But no one stopped to ask why we were doing structured analysis in the first place. If we had, we may have realized that the goal of the requirements phase-a document that describes the system as a black box-cannot be described with hierarchical dataflow (or control-flow) diagrams.

And structured design, a simple set of practices to transform a structured analysis into a calling hierarchy, is only as effective as structured analysis.

Still, the lemmings that stampeded down the structured path had little choice. There was nowhere else to run! Now, many survivors have joined new herds heading down various other paths.


In the late 1980s and early 1990s, object-oriented techniques were sold as a solution to the software industry's cost and customer-satisfaction problems. First it was object- oriented programming, then object-oriented design, and now object-oriented analysis. Now, "object-oriented" has become synonymous with "good," and we are barraged with this adjective.

Object-oriented programming is based on very sound principles of quality programming discovered 20 to 30 years ago: data abstraction, information hiding, encapsulation, inheritance, and so on. It is great to see these proven principles become popular. By the year 2000, they will be so infused into our culture that we'll no longer say "object-oriented programming," we'll just say "programming."

Object-oriented design (most schools of it, anyway) is based on the same solid foundations. Object-oriented designs exhibit a trait Michael Jackson preached 20 years ago: A design that fails to mimic the real world's structure is not just bad, it is wrong!

So what's at the end of the paths marked OOP and OOD? Improved maintain-ability and reliability, and probably reduced development costs. These are certainly sufficient reasons to stay on this track. But don't believe the road signs that promise dramatic increases in productivity and incredible success at reuse. Both might be true, but then again they might not be! Most who have chosen this path have unrealistic expectations.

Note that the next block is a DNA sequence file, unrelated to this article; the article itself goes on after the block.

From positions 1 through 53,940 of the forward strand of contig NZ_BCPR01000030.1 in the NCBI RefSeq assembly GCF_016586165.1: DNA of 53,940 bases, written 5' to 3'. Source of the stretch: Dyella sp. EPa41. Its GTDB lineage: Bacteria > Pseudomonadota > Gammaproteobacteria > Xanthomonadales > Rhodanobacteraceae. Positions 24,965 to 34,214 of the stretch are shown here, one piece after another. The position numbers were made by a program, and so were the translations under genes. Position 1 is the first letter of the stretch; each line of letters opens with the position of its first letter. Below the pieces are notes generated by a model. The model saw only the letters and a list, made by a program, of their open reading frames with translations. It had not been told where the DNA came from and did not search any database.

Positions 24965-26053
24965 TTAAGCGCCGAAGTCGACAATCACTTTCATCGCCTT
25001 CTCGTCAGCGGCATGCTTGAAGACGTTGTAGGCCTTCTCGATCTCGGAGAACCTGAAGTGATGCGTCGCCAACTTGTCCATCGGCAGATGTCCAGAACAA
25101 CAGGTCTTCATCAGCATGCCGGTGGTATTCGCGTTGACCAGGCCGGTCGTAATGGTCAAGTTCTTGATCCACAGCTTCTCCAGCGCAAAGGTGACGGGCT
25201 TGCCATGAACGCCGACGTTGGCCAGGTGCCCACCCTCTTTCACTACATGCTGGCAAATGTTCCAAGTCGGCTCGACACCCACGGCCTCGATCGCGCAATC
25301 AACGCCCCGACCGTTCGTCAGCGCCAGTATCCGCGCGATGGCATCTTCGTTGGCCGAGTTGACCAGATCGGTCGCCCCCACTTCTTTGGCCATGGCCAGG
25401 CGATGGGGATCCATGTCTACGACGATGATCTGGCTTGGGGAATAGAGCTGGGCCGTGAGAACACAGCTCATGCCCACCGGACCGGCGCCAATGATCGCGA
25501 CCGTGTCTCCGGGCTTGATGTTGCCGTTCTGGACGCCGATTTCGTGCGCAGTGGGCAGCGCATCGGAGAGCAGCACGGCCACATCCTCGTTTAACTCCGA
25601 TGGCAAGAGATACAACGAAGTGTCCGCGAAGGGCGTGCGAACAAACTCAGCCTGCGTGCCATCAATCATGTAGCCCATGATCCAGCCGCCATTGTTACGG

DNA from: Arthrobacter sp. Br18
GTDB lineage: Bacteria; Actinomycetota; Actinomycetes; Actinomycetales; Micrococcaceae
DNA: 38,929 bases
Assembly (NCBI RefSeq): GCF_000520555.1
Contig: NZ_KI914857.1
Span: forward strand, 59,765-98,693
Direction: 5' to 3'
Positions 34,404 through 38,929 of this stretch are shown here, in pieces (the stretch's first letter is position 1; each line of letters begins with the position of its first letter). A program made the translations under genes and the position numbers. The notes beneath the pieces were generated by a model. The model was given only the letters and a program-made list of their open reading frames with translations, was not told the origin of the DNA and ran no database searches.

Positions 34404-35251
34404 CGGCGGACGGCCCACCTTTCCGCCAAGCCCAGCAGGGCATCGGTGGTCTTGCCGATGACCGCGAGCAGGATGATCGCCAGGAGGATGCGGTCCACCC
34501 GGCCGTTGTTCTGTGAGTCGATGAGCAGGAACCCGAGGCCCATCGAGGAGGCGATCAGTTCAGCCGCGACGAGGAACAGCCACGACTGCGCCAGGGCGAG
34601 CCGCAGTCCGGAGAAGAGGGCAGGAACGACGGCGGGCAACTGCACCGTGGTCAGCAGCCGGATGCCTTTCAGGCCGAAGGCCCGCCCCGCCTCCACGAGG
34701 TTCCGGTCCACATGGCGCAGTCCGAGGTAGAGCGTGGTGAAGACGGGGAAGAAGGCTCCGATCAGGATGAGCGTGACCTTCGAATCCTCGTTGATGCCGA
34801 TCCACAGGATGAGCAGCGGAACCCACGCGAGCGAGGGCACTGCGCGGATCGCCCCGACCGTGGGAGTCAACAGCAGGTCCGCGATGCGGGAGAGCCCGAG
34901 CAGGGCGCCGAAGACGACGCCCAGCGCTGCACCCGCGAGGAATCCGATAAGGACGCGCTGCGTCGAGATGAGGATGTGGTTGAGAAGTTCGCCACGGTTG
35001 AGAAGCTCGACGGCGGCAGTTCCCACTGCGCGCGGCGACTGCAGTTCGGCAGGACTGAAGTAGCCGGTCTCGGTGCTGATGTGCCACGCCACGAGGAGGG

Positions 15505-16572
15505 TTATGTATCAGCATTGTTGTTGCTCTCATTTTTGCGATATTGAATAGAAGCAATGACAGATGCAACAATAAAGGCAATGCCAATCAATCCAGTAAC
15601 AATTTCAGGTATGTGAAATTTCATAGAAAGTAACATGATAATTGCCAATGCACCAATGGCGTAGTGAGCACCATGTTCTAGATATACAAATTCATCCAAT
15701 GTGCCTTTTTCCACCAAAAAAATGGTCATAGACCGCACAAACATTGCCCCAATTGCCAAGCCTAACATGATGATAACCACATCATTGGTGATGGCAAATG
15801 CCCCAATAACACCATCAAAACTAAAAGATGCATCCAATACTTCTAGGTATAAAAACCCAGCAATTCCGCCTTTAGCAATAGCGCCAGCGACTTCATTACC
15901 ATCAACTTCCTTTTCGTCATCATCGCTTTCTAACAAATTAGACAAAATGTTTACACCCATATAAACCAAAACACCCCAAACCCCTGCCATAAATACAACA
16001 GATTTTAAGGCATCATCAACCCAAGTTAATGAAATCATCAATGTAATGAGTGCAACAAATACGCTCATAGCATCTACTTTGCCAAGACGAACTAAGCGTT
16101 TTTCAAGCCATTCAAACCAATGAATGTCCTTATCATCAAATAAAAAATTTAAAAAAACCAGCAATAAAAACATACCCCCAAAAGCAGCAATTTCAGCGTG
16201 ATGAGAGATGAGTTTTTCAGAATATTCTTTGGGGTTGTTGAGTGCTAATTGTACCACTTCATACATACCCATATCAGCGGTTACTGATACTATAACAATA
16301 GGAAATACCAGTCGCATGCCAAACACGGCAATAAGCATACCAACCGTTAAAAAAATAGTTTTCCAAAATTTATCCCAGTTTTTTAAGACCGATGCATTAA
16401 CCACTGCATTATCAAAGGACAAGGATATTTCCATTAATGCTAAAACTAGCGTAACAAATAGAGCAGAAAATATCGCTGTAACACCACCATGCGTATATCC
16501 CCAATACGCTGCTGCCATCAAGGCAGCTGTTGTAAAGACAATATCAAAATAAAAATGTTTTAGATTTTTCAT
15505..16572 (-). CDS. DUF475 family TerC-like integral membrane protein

Object-oriented analysis is another story. Keeping in mind the goal of the requirements phase-a specification-let's ask ourselves if we can achieve that by performing OOA. The answer is no-no OOA technique helps you achieve that goal. Even when we augment objects with state and behavioral descriptions, the problem we encountered with structured analysis remains: How can we ascertain the blackbox behavior of the overall system by examining the individual behavior of a set of objects?

The claim that OOA is great because the transition to OOD is so easy is almost insane. No engineering discipline claims to have techniques that make transitioning from requirements to design easy. That very transition is 90 percent of what engineering is!

Claims of increased maintainability and reliability from object-oriented techniques make little sense in the context of requirements. The unproved (though possible) claims of dramatic improvements in productivity and reuse from using object oriented programming and design techniques are less justified at requirements time.


I got the impression at this year's International Conference on Software Engineering that everybody has at least one foot in this stampede. The goal should be to consistently produce high-quality (reliable, maintainable, usable ...) software that satisfies customer and user needs within schedule and on budget. This calls for engineers with the right background, training, and skills; managers with the right background, training, and skills: the ability to select the correct development process for the project at hand; and enough resources (time, money, tools ...) to get the job done. Many are following the process-maturity-model path, trying to achieve this goal.